Frances and Margaret were enumerated in the 1870 District 3, Wayne Co., TN, Federal Census. He was 27, she was 28. Children in the household were Mattie and Mollie 7, Jackson 6, William 5 and Fannie 1 month. Also in the household was Jenes Thomason 23, perhaps Frances brother.

Children of Frances Marion Thomason and Margaret A. Smith

Citations

  1. [S336] Ancestry.com, Year: 1900; Census Place: Civil District 3, Wayne, Tennessee; Roll: T623_1604; Page: 3B; Enumeration District: 98; FHL microfilm: 1241604.
  2. [S336] Ancestry.com, Tennessee State Marriages, 1780-2002.

James Scott

b. 28 April 1858, d. 11 March 1924
     James Scott was born on 28 April 1858 at Ottawa, Canada. He was the son of William Scott and Mary Ann Garland. James Scott married Mary Amelia Hallowell, daughter of Joseph Halliwell and Marcia Manley Adams, on 27 December 1882 at Denison, Crawford Co., IA. James Scott died on 11 March 1924 at age 65.

from the Dow City Herald, Thursday, April 15, 1965, extracted from the Meyers' History of the county, published in 1911.

James and Mary A. were enumerated in the 1900 Paradise, Crawford Co., IA, federal census. He was a farmer age 42, she was 39. Children in the household were Mary E. 15, Anna L. 13, Thomas G. 11, Rosalia B. 6, and James H. 4.

Children of James Scott and Mary Amelia Hallowell

Barbara Ann Scott

b. 8 April 1860, d. 20 December 1918
     Barbara Ann Scott was born on 8 April 1860 at Canada. She was the daughter of William Scott and Mary Ann Garland. Barbara Ann Scott died on 20 December 1918 at age 58.

William Garland Scott

b. 17 June 1862, d. 29 September 1924
     William Garland Scott was born on 17 June 1862 at Canada. He was the son of William Scott and Mary Ann Garland. William Garland Scott died on 29 September 1924 at Lexington, Morrow Co., Oregon, at age 62.1

Citations

  1. [S842] Unknown Newspaper.

Ellen Sophia Scott

b. 29 June 1866, d. 2 August 1928
     Ellen Sophia Scott was born on 29 June 1866 at North Gower, Ontario, Canada.1 She was the daughter of William Scott and Mary Ann Garland. Ellen Sophia Scott also went by the name of Nell Scott. She died on 2 August 1928 at Methodist Hospital, Omaha, Douglas Co., NE, at age 62.1 She was buried on 5 August 1928 at Dow City Cemetery, Dow City, Crawford Co., IA.1

Citations

  1. [S841] Review, 7 Aug 1928.

Jonathan Albert Scott

b. 25 February 1869, d. 8 October 1926
     Jonathan Albert Scott was born on 25 February 1869 at North Gower, Ontario, Canada.1 He was the son of William Scott and Mary Ann Garland. Jonathan Albert Scott was also known as Jack Scott. He married Lucy Ballangee on 9 March 1902.1 Jonathan Albert Scott died on 8 October 1926 at Dow City, Crawford Co., IA, at age 57.1 He was buried at Dow City Cemetery, Dow City, Crawford Co., IA.2

From an obituary:

John A. Scott Called Away to Eternal Rest

One of Dow City's prominent business men and citizens passed out of earthly relation at his home early last Friday morning. After more than two years of declining health "Jack" Scott, as he was universally known, sank into a rest free of all troubles common to those of this life. After consulting several doctors and specialists he made a trip to Iowa City where it was hoped that he had found relief for his troubles. After coming home, he gradually grew weaker until the end came.

Mr. Scott was a blacksmith and shoe maker and was one of the best in his trade. He was at one time mayor of the town and his influence always thrown in the direction of what he deemed to be right and just. His going has been lamented by many who knew his fearlessness and his steadfastness to friend.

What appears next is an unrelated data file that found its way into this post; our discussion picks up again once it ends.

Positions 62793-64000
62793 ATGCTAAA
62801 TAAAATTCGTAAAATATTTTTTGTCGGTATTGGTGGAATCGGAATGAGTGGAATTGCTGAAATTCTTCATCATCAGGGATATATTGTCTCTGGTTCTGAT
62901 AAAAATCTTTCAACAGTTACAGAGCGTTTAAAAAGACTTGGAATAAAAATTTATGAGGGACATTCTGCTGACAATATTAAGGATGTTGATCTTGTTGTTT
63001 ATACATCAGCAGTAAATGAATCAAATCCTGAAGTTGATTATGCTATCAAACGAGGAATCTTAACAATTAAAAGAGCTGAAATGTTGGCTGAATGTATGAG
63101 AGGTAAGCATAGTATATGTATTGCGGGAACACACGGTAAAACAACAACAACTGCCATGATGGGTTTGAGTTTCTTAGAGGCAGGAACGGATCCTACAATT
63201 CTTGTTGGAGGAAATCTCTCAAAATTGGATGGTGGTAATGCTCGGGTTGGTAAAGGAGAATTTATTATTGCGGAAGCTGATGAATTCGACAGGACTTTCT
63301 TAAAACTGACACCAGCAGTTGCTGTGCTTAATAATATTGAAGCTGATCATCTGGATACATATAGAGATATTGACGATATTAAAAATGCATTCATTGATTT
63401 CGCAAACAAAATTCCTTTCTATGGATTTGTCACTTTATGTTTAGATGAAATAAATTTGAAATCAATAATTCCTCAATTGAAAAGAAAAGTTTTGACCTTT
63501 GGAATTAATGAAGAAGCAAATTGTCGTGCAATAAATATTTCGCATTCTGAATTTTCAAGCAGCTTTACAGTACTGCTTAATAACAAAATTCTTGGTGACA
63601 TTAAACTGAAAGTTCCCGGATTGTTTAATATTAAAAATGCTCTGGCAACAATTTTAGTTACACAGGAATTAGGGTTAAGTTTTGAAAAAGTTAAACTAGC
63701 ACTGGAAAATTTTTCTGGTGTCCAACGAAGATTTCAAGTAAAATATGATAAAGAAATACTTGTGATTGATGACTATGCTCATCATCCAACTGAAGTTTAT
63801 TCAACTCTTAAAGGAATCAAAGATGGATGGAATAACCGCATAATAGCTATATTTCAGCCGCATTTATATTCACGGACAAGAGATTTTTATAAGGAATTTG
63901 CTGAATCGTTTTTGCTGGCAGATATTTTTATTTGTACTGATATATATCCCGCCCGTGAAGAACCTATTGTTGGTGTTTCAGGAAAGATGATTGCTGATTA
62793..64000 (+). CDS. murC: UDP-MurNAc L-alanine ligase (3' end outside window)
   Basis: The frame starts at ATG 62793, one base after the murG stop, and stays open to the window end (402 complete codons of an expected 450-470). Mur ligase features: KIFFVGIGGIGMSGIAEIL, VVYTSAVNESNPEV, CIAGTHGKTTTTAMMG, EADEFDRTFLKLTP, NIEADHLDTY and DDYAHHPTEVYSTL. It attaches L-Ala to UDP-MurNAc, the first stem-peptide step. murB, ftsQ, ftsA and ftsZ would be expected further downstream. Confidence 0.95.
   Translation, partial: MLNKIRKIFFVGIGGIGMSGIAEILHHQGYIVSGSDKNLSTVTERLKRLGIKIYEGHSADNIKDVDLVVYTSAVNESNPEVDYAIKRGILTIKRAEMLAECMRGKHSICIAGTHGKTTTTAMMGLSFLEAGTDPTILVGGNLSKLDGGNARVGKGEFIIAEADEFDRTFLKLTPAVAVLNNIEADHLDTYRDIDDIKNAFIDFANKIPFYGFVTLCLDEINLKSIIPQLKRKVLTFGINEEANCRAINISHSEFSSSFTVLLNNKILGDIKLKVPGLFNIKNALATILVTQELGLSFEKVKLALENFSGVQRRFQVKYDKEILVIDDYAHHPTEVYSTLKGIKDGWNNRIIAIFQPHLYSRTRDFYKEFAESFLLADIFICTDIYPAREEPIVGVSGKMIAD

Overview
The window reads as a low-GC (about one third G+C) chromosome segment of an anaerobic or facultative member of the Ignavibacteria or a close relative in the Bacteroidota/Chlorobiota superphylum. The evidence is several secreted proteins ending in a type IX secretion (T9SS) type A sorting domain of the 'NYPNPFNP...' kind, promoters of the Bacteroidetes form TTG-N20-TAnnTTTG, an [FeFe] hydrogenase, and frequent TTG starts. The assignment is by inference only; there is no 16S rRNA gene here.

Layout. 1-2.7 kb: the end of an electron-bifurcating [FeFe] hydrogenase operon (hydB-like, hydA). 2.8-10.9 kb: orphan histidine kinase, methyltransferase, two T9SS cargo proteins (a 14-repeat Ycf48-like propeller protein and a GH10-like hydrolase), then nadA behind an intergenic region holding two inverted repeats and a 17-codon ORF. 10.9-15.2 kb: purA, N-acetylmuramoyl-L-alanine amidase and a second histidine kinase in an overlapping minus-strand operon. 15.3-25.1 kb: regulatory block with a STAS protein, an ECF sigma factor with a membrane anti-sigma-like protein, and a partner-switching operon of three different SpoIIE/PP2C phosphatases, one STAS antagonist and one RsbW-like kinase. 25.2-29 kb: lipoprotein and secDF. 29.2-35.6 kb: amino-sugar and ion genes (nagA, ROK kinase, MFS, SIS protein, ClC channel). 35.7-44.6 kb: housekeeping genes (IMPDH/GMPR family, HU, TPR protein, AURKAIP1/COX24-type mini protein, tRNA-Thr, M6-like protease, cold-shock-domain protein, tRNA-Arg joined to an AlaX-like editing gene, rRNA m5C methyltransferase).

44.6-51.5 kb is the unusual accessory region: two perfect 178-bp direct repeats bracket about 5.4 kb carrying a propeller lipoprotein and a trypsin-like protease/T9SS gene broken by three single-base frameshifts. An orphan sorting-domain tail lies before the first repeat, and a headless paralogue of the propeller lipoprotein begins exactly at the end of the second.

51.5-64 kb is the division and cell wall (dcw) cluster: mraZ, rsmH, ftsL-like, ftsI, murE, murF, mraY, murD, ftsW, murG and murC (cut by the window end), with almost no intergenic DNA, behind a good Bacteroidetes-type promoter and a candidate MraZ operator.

The funeral was held Sunday afternoon at the M. E. church with Rev. B. F. Hamilton in charge of the services which were marked by simplicity and directness.

Six of his former associates, Mark Piersall, Zeph Fienhold, Mark Goddard, Ned Wilder, Wilbur Berry, and Ed Riddle acted as casket carriers and an octette composed of Mr. and Mrs. Frank Glassburner, Mr. and Mrs. Geo. Dillenberger, Thomas Walters, Gene Wiggins, Mrs. Robt. Lusk, and Mrs. Dorris Griffin sang the appropriate selections.

Rev. Hamilton read the twenty-third Psalm and after prayer delivered a beautiful, thoughtful and impressive sermon.

He began by saying that he had been requested to give a plain and simple discourse. He paused long enough to say that a citizen of the town remarked of the man that no man Dow City ever had was so staunch a friend of law enforcement and respect for law and no better citizen ever lived in the town. That was the greatest eulogy that might be given to any man. Then he read his text, "Blessed are those that mourn for they shall be comforted." Thus he explained was the highest privilege of man to love and mourn. Mourning is but the flowing on of love even if the object of devotion is gone. And love still flows on even if one had gone. Friends may soften the wounds by kind words and acts but like the injury to the tree it may be healed over and hid but the wound remains. And this sorrow, he said, Christ has promised to help heal and soften and that in the quiet hours of the night he will cheer and comfort because he alone understands the heart and innermost thoughts of men. It is "Better to have loved and lost; than not to have loved at all" because love is the purifying factor in our lives. Love has a wealth of memories in hours of association, in hours of need, in hours of suffering; in the hours of accomplishment and in the companionship of devotion. Those who mourn some time, too, go on into the richer fuller to find the life of those gone before. Each must take up his life broken in the middle and while life seems different, it but grows into the waters of time. illegible on the shores of eternity. He then read this short history of the deceased,